Steps to combat youth work closures due to Covid-19

Kayleigh Wainwright
Friday, January 29, 2021

At the beginning of November, we launched the UK Youth Fund – Covid Relief.

A £2m lifeline pot backed with funding from the Department for Digital, Culture, Media and Sport (DCMS), Pears Foundation and Paul Hamlyn Foundation as part of the Government's £750m charities package.

During the application process, we collected data to build a current and comprehensive picture of the state of youth services today, and address the lack of insight into where specific needs are in the wake of ten years of cuts brutally exacerbated by the pandemic.

Unfortunately but unsurprisingly we found Covid-19 has had and is continuing to have a substantial, negative impact on young people, particularly regarding their wellbeing, mental health and the impact on their futures. In turn, already struggling youth organisations are seeing an increased demand for their services.

Despite initial resilience and innovations, such as adapting services to reach young people online and turning to outreach work, many smaller youth organisations are simply unable to meet the increased demand for their services.

Several reasons cause this; drastically reduced income, government restrictions, efforts to reduce expenditure, leading to a loss in staff and increased costs as youth organisations strive to adapt their services. Along with this, young people face a range of barriers to accessing provision that youth organisations can offer, including digital poverty.

Smaller organisations, with an annual income below £50,000, are feeling the brunt of the fallout and are most desperately in need of financial help. They are less likely to have accessed Covid-specific funding and less likely to have been able to reduce expenditure by reducing staff or benefitting from the furlough scheme. Perhaps subsequently, they are more likely to be temporarily closed and report the more imminent risk of closure.

These vital local and community organisations that provide support and hope to young people are under threat and desperately need financial support to continue. Without financial support, 66 per cent of youth organisations we spoke to are at risk of closure in the next 12 months.

It’s worth noting findings also pointed to the impact of fundraising on delivery of services, i.e. diverting time spent with young people to having to fundraise, so longer term funding commitments are needed to allow youth workers to do what they do best.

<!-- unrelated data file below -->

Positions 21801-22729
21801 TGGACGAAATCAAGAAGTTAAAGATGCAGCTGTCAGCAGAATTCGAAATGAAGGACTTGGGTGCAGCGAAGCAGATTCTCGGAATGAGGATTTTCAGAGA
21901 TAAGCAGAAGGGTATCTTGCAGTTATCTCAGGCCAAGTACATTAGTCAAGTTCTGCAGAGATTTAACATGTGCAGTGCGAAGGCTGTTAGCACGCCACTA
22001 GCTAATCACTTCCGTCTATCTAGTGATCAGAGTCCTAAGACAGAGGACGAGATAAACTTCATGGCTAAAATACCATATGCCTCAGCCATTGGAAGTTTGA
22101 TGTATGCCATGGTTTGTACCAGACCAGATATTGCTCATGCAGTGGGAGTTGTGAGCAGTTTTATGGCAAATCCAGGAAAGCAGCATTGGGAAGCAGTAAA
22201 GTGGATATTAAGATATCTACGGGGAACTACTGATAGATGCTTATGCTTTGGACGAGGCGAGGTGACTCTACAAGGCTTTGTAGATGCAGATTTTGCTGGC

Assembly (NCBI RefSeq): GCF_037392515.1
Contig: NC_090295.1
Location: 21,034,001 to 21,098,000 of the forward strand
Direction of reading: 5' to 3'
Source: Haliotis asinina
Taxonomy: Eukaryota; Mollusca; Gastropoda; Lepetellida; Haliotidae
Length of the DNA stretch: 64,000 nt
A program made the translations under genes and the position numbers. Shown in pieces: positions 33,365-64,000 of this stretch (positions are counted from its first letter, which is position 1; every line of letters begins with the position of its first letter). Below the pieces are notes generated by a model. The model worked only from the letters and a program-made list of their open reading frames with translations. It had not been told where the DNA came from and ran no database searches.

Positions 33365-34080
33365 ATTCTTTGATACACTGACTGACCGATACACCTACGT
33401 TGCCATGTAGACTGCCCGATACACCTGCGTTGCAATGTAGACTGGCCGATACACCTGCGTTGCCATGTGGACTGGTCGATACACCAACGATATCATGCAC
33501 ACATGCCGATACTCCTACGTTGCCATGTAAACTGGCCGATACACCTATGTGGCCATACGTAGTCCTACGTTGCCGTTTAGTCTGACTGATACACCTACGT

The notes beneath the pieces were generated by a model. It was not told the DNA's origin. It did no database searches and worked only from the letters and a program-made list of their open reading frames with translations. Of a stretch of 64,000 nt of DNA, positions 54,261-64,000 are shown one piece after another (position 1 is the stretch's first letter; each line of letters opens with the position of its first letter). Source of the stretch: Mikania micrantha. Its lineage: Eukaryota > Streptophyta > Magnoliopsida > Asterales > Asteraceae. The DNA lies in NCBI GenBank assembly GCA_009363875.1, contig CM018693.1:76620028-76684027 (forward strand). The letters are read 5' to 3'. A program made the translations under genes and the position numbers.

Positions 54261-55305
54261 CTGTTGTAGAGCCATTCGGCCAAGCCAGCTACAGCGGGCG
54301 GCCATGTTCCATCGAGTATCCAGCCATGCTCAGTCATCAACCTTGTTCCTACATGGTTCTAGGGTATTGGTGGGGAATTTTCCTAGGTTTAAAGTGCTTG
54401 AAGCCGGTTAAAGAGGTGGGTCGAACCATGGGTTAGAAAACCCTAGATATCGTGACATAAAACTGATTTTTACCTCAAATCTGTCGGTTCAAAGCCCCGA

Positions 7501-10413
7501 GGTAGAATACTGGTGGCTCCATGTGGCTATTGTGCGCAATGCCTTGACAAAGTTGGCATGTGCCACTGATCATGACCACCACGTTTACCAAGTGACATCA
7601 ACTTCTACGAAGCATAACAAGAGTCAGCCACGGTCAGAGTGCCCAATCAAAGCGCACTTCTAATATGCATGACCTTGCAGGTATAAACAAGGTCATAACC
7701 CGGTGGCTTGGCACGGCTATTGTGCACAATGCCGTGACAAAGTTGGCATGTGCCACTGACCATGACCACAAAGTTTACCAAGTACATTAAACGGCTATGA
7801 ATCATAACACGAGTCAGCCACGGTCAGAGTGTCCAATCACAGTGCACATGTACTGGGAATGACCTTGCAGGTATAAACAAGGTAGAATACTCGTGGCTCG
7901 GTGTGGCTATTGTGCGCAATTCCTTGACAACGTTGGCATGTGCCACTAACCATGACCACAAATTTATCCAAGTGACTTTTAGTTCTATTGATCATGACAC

The sector needs fast and continued investment to enable organisations to bring back youth workers, engage volunteers and develop programmes that will equip young people with the skills, confidence and aspirations to regain their future. Whilst we're still in the midst of the pandemic, we need investment in digital solutions to enable young people and youth organisations to stay connected.

There are more than 11 million young people in the UK; they make up over a fifth of the population and represent Britain's future. They are the next generation of workers and leaders of society, yet now more than ever, they face a range of significant barriers to success.

There needs to be a long term strategy that brings different sectors together with young people, youth workers, funders and government to identify key outcomes and ensure a more joined up approach. The strategy should address the inequality faced by some young people, particularly those from a BAME background, young people with disabilities, LGBTQ+, and young carers.

Like with any socio-economic crisis, it's those from the most disadvantaged areas and communities who will suffer most from the pandemic's fallout. However, it's outrageous if we accept this narrative as inevitable. Young people should be at the heart of the Covid-19 recovery, and local youth organisations, who know their young people, are best placed to do that.

Kayleigh Wainwright is joint director of engagement at UK Youth

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